However, the ministry also said that the number of casualty may rise due to the seriousness of many injuries.
Earlier in the day, an train from Cairo to Alexandria crashed into the rear of another train on its way from Port Said to Alexandria, leaving dozens killed and injured.
The accident took place in Kourshid area, east of the coastal city of Alexandria.
Right after the collision, Egypt's general prosecutor ordered an urgent investigation into the accident.
Egyptian President Abdel-Fattah al-Sisi has also ordered state bodies to hold those responsible accountable.
Egypt has witnessed a number of deadly train accidents causing hundreds dead and injured.
In 2013, at least 19 were killed in a train derailment in Giza governorate, while a collision in 2012 between a train and a school bus in Upper Egypt killed 51 people, mostly children.
More than 36 people were killed and 120 injured in a train collision in the Egyptian coastal city of Alexandria yesterday.
One train had been travelling from the capital Cairo, the other from Port Said in the north, when they crashed head-on at speed during Friday evening rush hour.
Transport ministry officials said the accident was probably caused by a malfunction in one of the trains that brought it to a halt on the rails. The other train is then thought to have crashed into it.
In pictures circulated on social media, nearly a dozen wounded and dead could be seen lying next to the crash site covered in blankets.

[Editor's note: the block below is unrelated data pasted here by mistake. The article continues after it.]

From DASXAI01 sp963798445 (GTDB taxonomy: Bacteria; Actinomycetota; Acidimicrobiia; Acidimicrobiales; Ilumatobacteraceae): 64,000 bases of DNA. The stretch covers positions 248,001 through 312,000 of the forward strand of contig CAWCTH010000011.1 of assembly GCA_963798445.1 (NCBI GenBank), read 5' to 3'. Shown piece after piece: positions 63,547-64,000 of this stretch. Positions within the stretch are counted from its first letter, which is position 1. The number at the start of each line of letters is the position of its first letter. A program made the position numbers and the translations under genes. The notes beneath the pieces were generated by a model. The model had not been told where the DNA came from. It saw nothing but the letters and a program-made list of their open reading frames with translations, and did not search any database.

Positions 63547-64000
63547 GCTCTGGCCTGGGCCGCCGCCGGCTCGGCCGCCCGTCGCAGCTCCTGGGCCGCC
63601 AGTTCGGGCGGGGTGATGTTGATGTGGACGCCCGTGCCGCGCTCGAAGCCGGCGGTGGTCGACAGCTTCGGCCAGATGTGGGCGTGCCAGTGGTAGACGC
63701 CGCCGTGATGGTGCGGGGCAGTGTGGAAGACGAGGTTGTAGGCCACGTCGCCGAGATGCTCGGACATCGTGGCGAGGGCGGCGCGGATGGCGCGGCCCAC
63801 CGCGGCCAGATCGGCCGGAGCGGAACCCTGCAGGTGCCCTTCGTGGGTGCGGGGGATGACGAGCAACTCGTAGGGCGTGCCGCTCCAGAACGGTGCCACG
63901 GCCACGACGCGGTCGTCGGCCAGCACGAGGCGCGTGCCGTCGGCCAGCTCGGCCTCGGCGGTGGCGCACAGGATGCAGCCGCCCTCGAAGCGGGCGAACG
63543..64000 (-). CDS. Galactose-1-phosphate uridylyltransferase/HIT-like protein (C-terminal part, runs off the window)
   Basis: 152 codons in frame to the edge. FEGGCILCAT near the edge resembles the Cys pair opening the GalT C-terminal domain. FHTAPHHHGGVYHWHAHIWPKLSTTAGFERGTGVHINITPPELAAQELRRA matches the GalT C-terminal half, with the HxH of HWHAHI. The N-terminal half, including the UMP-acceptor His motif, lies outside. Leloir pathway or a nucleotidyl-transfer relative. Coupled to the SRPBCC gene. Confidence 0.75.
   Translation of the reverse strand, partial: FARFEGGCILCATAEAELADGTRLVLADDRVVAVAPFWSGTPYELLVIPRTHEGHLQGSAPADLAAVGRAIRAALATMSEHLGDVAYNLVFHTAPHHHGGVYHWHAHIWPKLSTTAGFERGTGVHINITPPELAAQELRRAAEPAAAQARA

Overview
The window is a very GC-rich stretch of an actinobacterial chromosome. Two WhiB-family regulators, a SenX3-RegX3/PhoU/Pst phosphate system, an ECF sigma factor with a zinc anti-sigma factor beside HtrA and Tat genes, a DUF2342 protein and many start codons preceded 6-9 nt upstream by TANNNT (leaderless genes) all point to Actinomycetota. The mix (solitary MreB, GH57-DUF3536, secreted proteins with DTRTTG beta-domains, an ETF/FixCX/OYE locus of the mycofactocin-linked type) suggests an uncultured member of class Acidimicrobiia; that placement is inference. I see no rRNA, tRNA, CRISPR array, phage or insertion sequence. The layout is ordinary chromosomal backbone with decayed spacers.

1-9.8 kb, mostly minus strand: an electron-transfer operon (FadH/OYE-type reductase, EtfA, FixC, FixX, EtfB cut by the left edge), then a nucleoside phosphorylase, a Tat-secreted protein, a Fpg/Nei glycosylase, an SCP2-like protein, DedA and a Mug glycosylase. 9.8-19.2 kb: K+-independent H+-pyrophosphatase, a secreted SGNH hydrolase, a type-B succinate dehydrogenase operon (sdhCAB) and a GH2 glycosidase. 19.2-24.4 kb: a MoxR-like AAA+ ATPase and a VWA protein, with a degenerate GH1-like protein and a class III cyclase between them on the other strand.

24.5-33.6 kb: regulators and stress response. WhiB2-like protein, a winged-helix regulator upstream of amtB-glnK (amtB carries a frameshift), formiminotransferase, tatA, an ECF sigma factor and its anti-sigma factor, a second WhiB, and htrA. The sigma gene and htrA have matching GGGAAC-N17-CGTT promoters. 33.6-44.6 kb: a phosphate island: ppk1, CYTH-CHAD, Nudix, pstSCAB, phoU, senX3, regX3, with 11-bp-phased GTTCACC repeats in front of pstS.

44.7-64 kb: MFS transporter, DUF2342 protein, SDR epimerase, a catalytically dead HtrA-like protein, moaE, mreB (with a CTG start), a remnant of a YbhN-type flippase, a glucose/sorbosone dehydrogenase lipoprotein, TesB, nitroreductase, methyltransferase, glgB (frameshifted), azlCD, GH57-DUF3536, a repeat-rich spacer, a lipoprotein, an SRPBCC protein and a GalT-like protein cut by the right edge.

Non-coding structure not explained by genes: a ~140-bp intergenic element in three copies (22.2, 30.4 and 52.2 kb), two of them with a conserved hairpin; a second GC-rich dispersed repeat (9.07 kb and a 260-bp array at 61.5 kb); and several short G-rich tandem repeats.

Dr Mohamed Abu Homs, the head of the ambulance services in Alexandria's western sector, said he fears the death toll and the number of injured could rise further.
Egypt's transport minister ordered an investigation into the crash, pledging to "hold accountable" whoever was responsible.
An Egypt Railways official told the Telegraph that both of the trains were coach class only.
At this time of the year, trains heading to Alexandria are usually crowded with Egyptians escaping the hot weather in the mainland to the cooler beaches in the north.
Egypt's railway system has a poor safety record, mostly blamed on decades of badly maintained equipment and poor management.
Egyptians have long complained that the government has failed to deal with chronic transport problems, which has done little to improve its roads and railway lines in recent years.
It is the deadliest train accident in the North African country since a November 2013 collision between a train and a bus killed 27 people south of Cairo. Many of those were relatives who had been returning from a wedding.
In 2002, 373 people died when a fire ripped through a crowded train south of the capital.
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